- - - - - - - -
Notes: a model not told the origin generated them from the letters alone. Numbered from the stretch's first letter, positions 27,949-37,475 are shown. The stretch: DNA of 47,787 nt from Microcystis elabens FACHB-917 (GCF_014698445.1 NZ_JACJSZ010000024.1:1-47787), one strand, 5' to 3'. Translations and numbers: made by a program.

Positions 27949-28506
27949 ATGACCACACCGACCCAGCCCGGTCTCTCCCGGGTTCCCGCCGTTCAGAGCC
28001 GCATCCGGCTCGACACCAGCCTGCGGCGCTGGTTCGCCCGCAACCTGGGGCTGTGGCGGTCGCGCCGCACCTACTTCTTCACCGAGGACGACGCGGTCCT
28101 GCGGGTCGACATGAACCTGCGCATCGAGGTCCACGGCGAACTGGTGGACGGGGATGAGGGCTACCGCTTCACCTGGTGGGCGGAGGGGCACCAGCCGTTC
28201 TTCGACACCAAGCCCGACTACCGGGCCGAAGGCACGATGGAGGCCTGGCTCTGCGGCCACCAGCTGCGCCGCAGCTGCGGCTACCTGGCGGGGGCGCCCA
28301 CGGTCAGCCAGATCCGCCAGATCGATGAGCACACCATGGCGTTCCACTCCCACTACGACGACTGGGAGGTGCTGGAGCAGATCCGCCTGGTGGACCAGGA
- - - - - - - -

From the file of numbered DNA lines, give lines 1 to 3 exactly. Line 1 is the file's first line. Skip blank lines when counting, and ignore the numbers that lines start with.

Notes: a model not told the origin generated them from the letters alone. Numbered from the stretch's first letter, positions 27,949-37,475 are shown. The stretch: DNA of 47,787 nt from Microcystis elabens FACHB-917 (GCF_014698445.1 NZ_JACJSZ010000024.1:1-47787), one strand, 5' to 3'. Translations and numbers: made by a program.

Positions 27949-28506
27949 ATGACCACACCGACCCAGCCCGGTCTCTCCCGGGTTCCCGCCGTTCAGAGCC